In Japan, when patients transition from acute hospitals to non-acute hospitals or nursing homes, they are often required to undergo PEG in order to reduce the burden on staff who help patients with swallowing difficulty to eat. Non-acute hospitals and nursing homes often have staff shortages. If there is no possible place of care other than a non-acute hospital or nursing home, then there actually may be no choice other than to undergo PEG. This may partly explain why many people are in favor of PEG. This is a serious problem that affects the judgment of substitute decision makers.
The present research has several important limitations. First, because the present study included a small number of subjects, the generalization of the results is limited. Second, the design of this research was a before-and-after study. A randomized controlled trial is needed to show higher validity, but few American studies have examined decision-making about feeding options, goals-of-care, and cardiopulmonary resuscitation using a randomized controlled trial design [24–26]. Third, the present study focused on decision-making at the time of deciding whether to introduce tube feeding. Although the degree of satisfaction of the family immediately after the decision aid was measured, the family’s satisfaction with their decision was not measured after a period of continuous tube feeding. It is important that the degree of satisfaction of family members who made decisions after using a decision aid be evaluated on an ongoing basis, so that the long-term appropriateness of the decision aid may be evaluated. Third, the setting of the present study was an acute care hospital and a mixed care hospital. The place of medical treatment in Japan is increasingly shifting to the home. Thus, it is also necessary to evaluate use of the decision aid for patients at home.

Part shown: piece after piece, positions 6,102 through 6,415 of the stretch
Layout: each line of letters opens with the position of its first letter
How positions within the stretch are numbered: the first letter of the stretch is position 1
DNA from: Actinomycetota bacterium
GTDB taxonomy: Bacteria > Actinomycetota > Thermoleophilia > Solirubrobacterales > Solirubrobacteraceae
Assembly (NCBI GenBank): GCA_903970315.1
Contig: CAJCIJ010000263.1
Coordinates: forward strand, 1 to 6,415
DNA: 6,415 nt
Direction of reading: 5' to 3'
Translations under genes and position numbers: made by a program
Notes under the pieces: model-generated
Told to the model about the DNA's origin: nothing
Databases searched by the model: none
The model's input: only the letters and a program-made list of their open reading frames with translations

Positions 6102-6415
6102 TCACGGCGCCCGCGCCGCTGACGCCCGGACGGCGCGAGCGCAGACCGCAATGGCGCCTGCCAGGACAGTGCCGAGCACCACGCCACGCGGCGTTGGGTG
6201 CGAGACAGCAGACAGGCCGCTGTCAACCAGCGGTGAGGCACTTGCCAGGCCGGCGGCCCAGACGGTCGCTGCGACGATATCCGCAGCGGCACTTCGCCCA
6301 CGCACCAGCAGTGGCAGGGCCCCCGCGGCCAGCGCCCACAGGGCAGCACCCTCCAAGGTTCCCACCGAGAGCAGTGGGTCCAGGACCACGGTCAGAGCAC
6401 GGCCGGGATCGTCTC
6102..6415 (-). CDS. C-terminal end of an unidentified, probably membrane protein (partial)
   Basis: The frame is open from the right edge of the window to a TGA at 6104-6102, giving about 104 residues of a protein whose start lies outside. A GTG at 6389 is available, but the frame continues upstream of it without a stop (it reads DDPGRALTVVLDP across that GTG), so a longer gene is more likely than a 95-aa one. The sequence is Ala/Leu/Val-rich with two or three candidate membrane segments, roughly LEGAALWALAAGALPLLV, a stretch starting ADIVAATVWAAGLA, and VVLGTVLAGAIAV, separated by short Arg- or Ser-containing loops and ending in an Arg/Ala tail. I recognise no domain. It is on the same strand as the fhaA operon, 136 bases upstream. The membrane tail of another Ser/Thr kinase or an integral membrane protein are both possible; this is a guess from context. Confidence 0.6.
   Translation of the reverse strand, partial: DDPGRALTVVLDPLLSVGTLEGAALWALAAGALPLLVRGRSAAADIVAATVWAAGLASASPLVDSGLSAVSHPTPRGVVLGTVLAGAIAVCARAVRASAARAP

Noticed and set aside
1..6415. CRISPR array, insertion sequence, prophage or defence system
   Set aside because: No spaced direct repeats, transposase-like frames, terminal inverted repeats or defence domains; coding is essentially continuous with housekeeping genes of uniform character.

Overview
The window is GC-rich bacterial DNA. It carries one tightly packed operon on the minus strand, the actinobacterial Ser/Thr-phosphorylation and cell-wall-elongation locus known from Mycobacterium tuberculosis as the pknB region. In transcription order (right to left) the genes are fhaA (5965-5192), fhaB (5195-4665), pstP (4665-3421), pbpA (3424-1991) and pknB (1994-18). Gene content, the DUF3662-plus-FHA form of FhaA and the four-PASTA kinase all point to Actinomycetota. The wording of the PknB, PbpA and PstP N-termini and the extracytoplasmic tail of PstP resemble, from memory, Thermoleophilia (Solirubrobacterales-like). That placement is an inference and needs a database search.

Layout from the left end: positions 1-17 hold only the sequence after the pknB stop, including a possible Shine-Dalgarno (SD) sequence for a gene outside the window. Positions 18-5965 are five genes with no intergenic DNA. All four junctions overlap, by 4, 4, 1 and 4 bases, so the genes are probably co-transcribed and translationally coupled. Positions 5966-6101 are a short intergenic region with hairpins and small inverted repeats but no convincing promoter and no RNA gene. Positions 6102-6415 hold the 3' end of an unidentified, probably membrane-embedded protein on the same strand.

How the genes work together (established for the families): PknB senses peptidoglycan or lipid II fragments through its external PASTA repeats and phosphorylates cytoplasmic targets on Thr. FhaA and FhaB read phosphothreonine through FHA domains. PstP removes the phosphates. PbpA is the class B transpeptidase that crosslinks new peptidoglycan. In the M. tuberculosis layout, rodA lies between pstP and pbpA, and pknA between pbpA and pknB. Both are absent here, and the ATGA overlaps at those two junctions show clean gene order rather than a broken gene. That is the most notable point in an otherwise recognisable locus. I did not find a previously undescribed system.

The present decision aid facilitated the decision-making process of substitute decision makers for cognitively impaired older patients in Japan regarding long-term tube feeding by decreasing decisional conflict and increasing knowledge. This decision aid booklet is expected to promote communication between physicians and substitute decision makers. A randomized controlled trial design is needed to examine decision-making further with higher validity, and continuing research dealing with substitute decision makers who made decisions about tube feeding is needed to clarify the long-term appropriateness of decisions reached using the decision aid.
The authors would like to thank the 15 substitute decision makers who took part in this research, five physicians for recruiting subjects, and two physicians for interventions. This work was supported by MEXT KAKENHI (Grant Number 22890189). The funding source had no role in the design or conduct of the study; the collection, management, analysis, or interpretation of the data, or the preparation, review, or approval of the manuscript.